If not predictable, this is certainly disappointing.
A federal appeals court Friday threw out a challenge by automakers and other groups to a new fuel with a higher blend of ethanol that could damage engines.
The U.S. Court of Appeals in a 2-1 decision rejected a suit brought by Alliance of Automobile Manufacturers, Global Automakers, the Grocery Manufacturers Association, the oil industry and other groups that sought to overturn the Enviromental Protection Agency’s approval of E15 -a fuel that includes 15 percent ethanol.
The EPA shouldn’t be doing too much of an end zone dance here. The court didn’t even reject the argument against the waiver on the merits of the case. They kicked it out saying that the plaintiffs didn’t have the proper standing to bring the case in the first place. (How that works is something of a mystery.) You can read the full judgement here (.pdf file) if you’d care to sort it out for yourself.
We’ve known for some time now, as demonstrated by the findings of this Coordinating Research Council study among others, that E15 causes serious problems. The same people who manufacture the engines which have to burn these modified fuels have told us that as many as 5 million cars from 2001 and beyond could have their engines damaged by the hotter running fuel. Two manufacturers are already putting labels on their gas caps warning consumers that they can’t be held responsible for what may happen if they burn the higher blend gas. Smarter Fuel Future has provided you with a helpful graphic detailing just what the real cost of E15 will be to consumers.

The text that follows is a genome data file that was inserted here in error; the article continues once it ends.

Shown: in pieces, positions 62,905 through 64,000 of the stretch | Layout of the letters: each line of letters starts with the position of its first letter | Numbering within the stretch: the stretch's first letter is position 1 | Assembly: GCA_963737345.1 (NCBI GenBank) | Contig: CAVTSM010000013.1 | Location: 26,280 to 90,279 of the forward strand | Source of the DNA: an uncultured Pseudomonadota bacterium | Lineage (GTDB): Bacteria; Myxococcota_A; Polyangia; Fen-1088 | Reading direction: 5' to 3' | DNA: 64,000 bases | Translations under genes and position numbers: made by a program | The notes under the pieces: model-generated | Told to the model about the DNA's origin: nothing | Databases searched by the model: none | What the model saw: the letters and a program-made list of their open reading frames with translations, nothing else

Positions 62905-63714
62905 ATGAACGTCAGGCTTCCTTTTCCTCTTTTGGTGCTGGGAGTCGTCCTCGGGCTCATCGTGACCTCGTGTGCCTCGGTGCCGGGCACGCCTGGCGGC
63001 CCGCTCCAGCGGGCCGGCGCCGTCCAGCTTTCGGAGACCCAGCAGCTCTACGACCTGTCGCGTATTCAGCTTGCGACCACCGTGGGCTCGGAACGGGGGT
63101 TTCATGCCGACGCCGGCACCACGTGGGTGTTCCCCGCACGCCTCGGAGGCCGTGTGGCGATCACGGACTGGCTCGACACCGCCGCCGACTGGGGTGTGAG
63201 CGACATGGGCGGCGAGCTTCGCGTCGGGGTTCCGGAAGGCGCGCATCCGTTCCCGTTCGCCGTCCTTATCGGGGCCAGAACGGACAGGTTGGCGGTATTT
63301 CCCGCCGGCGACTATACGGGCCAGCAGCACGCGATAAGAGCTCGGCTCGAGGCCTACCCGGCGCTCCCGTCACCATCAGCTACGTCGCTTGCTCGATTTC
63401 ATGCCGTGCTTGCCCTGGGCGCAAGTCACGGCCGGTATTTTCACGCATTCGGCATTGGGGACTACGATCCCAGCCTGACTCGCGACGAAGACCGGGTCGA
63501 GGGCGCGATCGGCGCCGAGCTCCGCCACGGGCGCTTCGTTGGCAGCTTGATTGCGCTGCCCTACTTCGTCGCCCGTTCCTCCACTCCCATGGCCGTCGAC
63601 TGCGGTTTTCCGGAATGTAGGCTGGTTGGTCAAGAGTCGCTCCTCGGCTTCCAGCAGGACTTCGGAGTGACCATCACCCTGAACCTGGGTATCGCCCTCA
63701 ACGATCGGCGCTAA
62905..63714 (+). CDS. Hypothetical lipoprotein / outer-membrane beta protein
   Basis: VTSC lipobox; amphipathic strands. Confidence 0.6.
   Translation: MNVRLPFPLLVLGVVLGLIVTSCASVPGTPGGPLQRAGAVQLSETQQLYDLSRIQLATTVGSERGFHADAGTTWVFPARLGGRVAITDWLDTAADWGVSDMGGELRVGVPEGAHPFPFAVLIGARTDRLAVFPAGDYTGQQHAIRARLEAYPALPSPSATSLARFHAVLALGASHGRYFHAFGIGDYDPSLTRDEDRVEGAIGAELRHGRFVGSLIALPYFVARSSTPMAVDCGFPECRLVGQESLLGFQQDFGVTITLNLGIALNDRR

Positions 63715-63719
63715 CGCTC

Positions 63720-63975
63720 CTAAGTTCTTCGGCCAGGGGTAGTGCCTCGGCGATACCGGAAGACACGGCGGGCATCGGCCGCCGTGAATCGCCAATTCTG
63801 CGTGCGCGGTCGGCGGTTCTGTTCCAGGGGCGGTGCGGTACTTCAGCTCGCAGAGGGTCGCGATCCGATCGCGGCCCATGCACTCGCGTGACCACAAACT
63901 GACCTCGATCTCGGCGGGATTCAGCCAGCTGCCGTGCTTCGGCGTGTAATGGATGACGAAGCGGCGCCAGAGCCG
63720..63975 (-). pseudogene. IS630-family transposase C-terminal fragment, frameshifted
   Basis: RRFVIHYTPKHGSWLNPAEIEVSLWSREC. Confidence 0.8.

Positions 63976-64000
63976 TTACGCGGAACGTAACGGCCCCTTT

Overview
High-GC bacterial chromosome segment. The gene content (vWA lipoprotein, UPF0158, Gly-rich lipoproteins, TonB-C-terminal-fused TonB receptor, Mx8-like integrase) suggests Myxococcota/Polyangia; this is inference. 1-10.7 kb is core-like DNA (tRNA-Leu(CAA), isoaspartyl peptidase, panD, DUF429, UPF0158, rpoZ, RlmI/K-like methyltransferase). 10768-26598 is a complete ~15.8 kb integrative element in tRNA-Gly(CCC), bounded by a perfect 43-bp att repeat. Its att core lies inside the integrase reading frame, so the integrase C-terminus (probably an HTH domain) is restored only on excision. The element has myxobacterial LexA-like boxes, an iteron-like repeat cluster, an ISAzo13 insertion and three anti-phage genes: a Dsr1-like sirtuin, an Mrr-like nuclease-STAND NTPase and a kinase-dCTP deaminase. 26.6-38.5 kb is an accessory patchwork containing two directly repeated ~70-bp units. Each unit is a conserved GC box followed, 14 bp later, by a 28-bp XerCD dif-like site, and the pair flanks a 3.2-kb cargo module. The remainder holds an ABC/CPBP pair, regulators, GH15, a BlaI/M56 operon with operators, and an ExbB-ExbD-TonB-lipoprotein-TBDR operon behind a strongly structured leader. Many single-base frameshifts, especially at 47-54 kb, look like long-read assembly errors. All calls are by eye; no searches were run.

Fisherman and other boating enthusiasts have been receiving warnings for years regarding the damage that ethanol blends do to marine engines. There are even popular lines of products available to help protect them. And yet, absent a more successful court challenge or action by Congress, (which should be happening aaaaaaaaaaany day now…) it looks like the EPA will get their way. Their mandate to force manufacturers to accept increasing percentages of “green” fuels is going hit consumers in the pocketbook unless they are given time for the technology to keep up with the changes.